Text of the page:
In order to support Facebook Login, you need to let Facebook know what URL(s) your website will be running at. This way, Facebook can verify that a user is actually being asked for permissions from the correct Facebook App.

To do this, click the “Settings” tab on the left nav menu, and click the “Add Platform” button near the bottom of the page.

When prompted, select “Website” as your platform.

In the “Site URL” box that appears, you’ll want to enter your website URL.

For this example, I’m going to enter “http://localhost:8000” — as I’m going to be testing this out on my local machine, on port 8000. You might want to set this to something like: “http://mysite.com” if you’re testing this out on a public domain.

Facebook URLs

NOTE: If you want to allow Facebook Login to work from multiple URLs (maybe you use http://localhost:8000 for local development, and https://mysite.com in production) you can simply click the “Add Platform” button again and enter another URL.

Include the Facebook Javascript SDK in Your HTML

The next thing you need to do is include the Facebook Login button somewhere on your website. You can do this by copy+pasting the following code into your HTML code (this will render a Facebook Login button on your website).

Here’s the code you need to add:

There are a few things to take notice of here:

  1. You can choose what permissions you request from the user by modifying the scopes variable (in this example it is set to request 'email,user_likes,public_profile). For more information on Facebook permissions, visit this page: https://developers.facebook.com/docs/facebook-login/permissions

  2. You need to replace YOUR_FACBEOOK_APP_ID with your App ID number from the App Dashboard page you saw earlier.

  3. When a user clicks the Facebook button, the facebookLogin() Javascript function will run. This is what controls the pop-up, and post-login behavior. In this case, after a user has logged in, we’re using the Facebook API to grab the user’s information and print some debug information to the developer console.

If you run this code in a simple HTML document, you’ll get a page that looks like the following:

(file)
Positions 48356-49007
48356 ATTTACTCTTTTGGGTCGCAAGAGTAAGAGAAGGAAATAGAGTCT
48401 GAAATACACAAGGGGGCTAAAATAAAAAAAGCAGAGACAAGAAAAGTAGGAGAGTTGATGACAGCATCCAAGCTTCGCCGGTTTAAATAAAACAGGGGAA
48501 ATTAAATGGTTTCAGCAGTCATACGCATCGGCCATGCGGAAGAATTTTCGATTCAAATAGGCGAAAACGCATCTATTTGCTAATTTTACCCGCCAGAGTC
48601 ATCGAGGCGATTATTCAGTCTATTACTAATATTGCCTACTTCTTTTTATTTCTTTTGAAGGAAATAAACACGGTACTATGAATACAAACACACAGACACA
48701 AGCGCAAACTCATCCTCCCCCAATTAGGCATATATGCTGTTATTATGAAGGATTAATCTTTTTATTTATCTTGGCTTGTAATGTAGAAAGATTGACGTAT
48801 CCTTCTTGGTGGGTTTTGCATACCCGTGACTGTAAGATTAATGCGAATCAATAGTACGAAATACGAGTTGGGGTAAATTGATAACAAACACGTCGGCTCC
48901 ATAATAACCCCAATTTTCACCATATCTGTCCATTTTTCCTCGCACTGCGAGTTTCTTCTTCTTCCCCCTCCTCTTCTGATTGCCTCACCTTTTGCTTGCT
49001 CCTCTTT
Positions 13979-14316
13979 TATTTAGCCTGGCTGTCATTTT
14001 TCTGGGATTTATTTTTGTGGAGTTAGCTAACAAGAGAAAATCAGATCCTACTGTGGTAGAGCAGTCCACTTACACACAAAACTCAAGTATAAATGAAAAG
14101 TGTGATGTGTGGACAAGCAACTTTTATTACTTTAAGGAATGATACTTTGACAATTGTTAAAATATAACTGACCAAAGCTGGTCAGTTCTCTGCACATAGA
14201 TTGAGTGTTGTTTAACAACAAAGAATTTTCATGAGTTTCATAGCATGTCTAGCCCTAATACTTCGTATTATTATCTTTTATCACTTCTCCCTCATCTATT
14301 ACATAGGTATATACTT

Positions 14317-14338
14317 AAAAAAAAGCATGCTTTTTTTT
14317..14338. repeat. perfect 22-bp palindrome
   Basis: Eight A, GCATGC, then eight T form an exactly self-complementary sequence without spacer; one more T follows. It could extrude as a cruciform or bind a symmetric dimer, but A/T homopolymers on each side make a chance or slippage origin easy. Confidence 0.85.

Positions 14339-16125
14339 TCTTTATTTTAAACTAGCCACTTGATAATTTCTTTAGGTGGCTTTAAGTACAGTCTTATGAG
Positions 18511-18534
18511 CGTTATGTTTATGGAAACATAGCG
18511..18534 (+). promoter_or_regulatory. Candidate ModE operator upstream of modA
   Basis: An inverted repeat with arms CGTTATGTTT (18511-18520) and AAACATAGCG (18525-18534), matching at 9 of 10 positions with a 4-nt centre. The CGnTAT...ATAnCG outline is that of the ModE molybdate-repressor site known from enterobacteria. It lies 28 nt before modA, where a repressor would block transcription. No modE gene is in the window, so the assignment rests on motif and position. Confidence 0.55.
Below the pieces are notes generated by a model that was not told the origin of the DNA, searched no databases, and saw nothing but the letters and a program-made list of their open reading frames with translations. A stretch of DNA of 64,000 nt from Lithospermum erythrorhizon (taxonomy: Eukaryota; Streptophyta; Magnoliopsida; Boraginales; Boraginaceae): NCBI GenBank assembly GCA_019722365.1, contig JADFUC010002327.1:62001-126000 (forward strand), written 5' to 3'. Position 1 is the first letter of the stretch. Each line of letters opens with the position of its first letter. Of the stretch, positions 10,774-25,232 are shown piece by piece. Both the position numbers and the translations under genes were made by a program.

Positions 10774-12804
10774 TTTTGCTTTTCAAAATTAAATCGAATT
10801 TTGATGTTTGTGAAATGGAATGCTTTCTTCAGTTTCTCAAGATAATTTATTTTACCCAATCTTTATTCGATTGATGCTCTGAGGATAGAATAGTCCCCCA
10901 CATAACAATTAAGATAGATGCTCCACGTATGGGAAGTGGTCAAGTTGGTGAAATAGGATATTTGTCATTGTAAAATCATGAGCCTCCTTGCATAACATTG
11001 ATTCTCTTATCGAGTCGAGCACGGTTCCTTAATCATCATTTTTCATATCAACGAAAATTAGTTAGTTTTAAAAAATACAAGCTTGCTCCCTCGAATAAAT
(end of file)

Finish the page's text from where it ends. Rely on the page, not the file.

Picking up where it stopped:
Facebook Login Raw

When you click the Facebook button, you should then see the standard permissions pop-up — it looks like this:

Facebook Perm Request

Lastly, when you accept the permissions, you’ll notice that our Javascript console.log messages worked!

Facebook Console

Handle User Authentication

After including the Facebook Login button on your site, you can then handle user authentication with Javascript.

On any web page where you want to enforce user authentication, you can do something like the following:

The FB.getLoginStatus function provided by the Facebook Javascript SDK allows you to easily check to see whether or not the current visitor is successfully authenticated with Facebook (or not).

This code above will redirect any non-authenticated users back to the login page (/login), and all other users will remain on the page.

NOTE: While this is great for simple apps, if you’re building something where security is an issue, you should probably use the more complicated server-side Facebook authentication flow. Stormpath makes this incredibly easy.

Conclusion

Facebook Login (via Javascript) isn’t that bad! It’s easy to implement and style (you can change your button styles with CSS), but for more complex authentication requirements, you should probably use the server-side flow.

Hopefully this short guide has been helpful! Have any questions? Shoot us an email! [email protected]